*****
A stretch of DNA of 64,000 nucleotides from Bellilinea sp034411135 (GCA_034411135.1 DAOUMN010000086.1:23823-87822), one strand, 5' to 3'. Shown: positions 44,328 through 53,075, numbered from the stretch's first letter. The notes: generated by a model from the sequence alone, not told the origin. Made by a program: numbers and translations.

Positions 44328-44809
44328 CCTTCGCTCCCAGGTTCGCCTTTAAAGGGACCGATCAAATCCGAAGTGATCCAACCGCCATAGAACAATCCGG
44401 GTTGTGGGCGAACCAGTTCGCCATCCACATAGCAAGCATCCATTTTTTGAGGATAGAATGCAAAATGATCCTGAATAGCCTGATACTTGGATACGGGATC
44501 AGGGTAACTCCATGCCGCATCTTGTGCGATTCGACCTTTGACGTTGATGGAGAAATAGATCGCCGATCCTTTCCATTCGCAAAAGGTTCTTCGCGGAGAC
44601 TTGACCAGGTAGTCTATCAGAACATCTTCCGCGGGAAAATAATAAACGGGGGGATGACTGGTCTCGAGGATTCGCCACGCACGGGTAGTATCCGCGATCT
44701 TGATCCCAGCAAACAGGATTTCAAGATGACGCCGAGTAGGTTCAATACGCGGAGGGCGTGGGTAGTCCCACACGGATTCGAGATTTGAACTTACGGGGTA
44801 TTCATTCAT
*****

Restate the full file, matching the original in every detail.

A stretch of DNA of 64,000 nucleotides from Bellilinea sp034411135 (GCA_034411135.1 DAOUMN010000086.1:23823-87822), one strand, 5' to 3'. Shown: positions 44,328 through 53,075, numbered from the stretch's first letter. The notes: generated by a model from the sequence alone, not told the origin. Made by a program: numbers and translations.

Positions 44328-44809
44328 CCTTCGCTCCCAGGTTCGCCTTTAAAGGGACCGATCAAATCCGAAGTGATCCAACCGCCATAGAACAATCCGG
44401 GTTGTGGGCGAACCAGTTCGCCATCCACATAGCAAGCATCCATTTTTTGAGGATAGAATGCAAAATGATCCTGAATAGCCTGATACTTGGATACGGGATC
44501 AGGGTAACTCCATGCCGCATCTTGTGCGATTCGACCTTTGACGTTGATGGAGAAATAGATCGCCGATCCTTTCCATTCGCAAAAGGTTCTTCGCGGAGAC
44601 TTGACCAGGTAGTCTATCAGAACATCTTCCGCGGGAAAATAATAAACGGGGGGATGACTGGTCTCGAGGATTCGCCACGCACGGGTAGTATCCGCGATCT
44701 TGATCCCAGCAAACAGGATTTCAAGATGACGCCGAGTAGGTTCAATACGCGGAGGGCGTGGGTAGTCCCACACGGATTCGAGATTTGAACTTACGGGGTA
44801 TTCATTCAT